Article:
How Bill de Blasio became the mayor for the 99 per cent

“Bill de Blasio will be a mayor for every New Yorker – and I would say that even if he weren’t my dad.”

In the evening of 5 November, in the Brooklyn suburb of Park Slope, Bill de Blasio arrived at his victory party to an unusual tune. Political playlists are usually anodyne but de Blasio strode in to the thumping strains of a new pop song, “Royals”, by a singersongwriter from New Zealand called Lorde. The crowd, young, left-wing and delirious with success, went wild.

De Blasio is seen in Brooklyn – and in Queens and the Bronx – as an antidote to Manhattan’s politics-as-usual. He ran a Robin Hood campaign, promising to be the mayor for “the 99 per cent”, to raise taxes on the super-rich to pay for education and to build plenty of affordable housing.

“Royals” is about the excesses of the music industry rather than New York but it fits the zeitgeist well. “In a torn-up town,” Lorde sings, her soulful voice draped over a thick bass beat, “we’ll never be royals . . .” It was a neat choice. The song is an anthem of anti-consumerist counterculture that encapsulates de Blasio’s campaign narrative: a surge of progressive energy, the revolt of the outer boroughs against the glittering millionaires of Manhattan.

It is partly a quirk of circumstance that de Blasio is following two Republican mayors in liberal New York. Both were elected in times of crisis: Rudolph Giuliani in 1993 at the height of an epidemic of violent crime and Michael Bloomberg at the end of 2001 while the dust from the World Trade Center was still settling. In both cases, stability, safety and security were temporarily the most important issues.

As with Boris Johnson in London, personality is also a factor. Bloomberg is not your ordinary Republican. He infuriates the right and he governs in a European style, a centraliser and a paternalist. He brought in a smoking ban, cracked down on giant servings of unhealthy fizzy drinks, brought in regulation to reduce air pollution and brought the ailing public school system under mayoral control.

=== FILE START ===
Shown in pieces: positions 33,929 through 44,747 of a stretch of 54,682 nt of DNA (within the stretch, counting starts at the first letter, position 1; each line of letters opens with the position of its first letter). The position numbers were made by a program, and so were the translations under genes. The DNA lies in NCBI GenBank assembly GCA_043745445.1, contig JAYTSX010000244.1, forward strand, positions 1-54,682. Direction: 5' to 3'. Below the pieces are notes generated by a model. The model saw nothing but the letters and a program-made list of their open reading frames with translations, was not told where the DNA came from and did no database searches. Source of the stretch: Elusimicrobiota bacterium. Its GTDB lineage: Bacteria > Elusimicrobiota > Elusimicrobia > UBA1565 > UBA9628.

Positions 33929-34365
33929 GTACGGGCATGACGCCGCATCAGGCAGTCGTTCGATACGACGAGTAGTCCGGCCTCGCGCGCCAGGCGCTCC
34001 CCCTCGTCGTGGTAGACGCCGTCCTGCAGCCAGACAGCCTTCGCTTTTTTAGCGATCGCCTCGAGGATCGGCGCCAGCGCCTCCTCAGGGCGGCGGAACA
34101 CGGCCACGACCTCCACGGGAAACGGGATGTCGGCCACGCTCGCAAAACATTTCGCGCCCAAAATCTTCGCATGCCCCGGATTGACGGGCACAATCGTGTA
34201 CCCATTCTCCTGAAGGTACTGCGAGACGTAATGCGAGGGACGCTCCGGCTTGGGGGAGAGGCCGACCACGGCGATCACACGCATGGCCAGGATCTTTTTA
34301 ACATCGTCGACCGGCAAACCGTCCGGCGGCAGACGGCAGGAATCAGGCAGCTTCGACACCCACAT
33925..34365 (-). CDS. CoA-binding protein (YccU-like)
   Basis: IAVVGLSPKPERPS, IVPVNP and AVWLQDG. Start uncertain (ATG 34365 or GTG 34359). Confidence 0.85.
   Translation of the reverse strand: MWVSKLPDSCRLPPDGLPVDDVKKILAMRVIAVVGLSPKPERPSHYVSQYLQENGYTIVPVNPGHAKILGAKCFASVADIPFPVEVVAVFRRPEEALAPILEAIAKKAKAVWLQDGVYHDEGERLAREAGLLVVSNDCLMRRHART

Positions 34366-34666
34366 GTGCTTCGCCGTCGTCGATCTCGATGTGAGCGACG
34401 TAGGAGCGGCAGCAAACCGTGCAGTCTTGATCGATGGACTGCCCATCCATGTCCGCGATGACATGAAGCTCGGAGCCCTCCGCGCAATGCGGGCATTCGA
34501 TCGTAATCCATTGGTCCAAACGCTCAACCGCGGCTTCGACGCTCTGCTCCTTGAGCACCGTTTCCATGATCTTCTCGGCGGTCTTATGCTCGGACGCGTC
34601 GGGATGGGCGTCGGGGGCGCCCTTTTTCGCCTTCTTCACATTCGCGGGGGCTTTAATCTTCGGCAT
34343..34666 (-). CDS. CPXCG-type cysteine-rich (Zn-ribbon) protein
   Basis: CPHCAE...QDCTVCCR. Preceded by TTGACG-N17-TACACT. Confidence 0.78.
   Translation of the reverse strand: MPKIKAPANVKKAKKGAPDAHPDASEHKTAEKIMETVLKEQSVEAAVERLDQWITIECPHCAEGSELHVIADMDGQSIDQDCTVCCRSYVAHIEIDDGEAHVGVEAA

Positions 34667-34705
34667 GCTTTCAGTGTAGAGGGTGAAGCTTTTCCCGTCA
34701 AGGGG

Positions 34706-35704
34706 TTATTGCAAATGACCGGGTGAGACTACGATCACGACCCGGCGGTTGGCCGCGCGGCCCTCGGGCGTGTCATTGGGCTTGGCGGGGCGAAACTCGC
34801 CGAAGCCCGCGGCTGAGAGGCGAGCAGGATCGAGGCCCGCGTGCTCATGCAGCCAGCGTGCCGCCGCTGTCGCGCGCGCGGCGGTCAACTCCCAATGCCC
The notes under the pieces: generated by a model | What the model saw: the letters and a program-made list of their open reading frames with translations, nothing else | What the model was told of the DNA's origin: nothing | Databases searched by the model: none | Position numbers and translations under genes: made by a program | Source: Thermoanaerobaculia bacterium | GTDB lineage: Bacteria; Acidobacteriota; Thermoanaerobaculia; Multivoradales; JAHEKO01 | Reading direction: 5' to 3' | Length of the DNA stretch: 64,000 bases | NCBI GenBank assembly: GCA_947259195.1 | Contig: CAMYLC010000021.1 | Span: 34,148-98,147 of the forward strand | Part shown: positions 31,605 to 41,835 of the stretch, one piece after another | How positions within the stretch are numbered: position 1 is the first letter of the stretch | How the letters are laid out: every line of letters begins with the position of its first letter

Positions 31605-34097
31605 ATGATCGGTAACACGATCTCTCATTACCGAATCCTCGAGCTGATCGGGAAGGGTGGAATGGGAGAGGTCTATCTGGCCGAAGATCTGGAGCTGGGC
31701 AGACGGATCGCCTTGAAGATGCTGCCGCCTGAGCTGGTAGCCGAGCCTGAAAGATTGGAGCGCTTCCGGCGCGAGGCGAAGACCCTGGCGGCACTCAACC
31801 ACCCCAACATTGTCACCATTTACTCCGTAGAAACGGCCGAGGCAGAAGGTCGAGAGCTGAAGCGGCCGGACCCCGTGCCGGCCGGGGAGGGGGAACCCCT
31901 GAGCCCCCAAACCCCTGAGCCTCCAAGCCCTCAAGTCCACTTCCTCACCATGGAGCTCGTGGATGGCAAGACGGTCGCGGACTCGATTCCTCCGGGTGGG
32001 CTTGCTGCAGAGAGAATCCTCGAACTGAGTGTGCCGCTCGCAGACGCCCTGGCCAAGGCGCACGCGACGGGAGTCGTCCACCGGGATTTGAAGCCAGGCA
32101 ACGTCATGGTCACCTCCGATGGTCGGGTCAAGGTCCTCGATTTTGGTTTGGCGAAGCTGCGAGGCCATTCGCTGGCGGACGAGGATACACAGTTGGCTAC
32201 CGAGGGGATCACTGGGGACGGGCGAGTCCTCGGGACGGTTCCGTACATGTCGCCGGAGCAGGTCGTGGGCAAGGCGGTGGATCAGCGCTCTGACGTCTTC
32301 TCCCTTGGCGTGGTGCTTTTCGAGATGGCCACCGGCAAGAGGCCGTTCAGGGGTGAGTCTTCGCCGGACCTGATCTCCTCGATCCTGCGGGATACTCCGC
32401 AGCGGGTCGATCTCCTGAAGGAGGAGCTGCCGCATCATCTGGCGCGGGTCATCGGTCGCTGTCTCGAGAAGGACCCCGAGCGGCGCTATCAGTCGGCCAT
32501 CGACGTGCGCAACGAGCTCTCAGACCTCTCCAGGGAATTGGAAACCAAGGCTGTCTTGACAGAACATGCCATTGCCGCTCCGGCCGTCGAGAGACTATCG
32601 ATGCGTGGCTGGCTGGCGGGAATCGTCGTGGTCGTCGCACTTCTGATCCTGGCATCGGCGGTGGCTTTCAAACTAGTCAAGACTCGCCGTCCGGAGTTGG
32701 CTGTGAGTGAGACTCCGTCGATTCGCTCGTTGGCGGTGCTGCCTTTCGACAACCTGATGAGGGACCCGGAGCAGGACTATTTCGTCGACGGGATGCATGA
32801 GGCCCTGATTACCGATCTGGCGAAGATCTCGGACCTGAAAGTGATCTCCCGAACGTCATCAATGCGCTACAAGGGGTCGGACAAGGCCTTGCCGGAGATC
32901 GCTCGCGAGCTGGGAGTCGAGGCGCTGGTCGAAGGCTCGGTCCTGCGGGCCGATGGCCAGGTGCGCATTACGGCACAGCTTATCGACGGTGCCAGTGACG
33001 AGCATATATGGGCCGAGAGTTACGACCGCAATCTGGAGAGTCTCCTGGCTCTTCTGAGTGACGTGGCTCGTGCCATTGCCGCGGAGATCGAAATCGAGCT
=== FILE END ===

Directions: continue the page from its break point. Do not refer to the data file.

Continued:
Boris would love to be able to copy Bloomberg’s style but his position is much weaker. New York and London are roughly the same size, with populations of around eight million people, but the mayor of New York has wide executive powers over the city’s education, sanitation, police and emergency services and a budget of $70bn, as well as the ability to levy some taxes. By comparison, the mayor of London controls only the transport and parts of the police authority.

Bloomberg’s philosophy was to make the city more attractive for the wealthy in order to fund philanthropic policies. It worked but while New York prospered, many chafed at the widening gap between rich and poor. They felt Manhattan had become a playground for the elite; that they were being priced out of their own city.

Enter Bill de Blasio. Born in Manhattan but raised in Massachusetts, he worked for the Clinton administration before running successfully for city council in 2001, then became the New York public advocate in 2009. That is a highly visible position, a sort of city ombudsman, but has no executive responsibilities, which makes it an excellent place to build a progressive platform without having to deal with realpolitik.

Yet in the mayoral campaign, it wasn’t de Blasio’s ideology that attracted people’s attention: it was his family. At the beginning of August, de Blasio was still lagging 10 points behind the city council speaker, Christine Quinn, and even half a point behind the scandalmired Anthony Weiner, in the race to be the Democratic candidate.

Then on 9 August, de Blasio’s campaign ran an ad featuring his photogenic – and biracial – teenage son Dante. It ends, touchingly: “Bill de Blasio will be a mayor for every New Yorker – and I would say that even if he weren’t my dad.” Its effect was sensational. In the next day’s polls, de Blasio leaped ahead.

After he won the primary, the campaign turned quiet – dull, even. His Republican opponent, a thoughtful but unexciting transport executive called Joe Lhota, failed to capture the public imagination. Just 40 minutes after the polls closed, Lhota called to concede. De Blasio had won by more than 50 percentage points.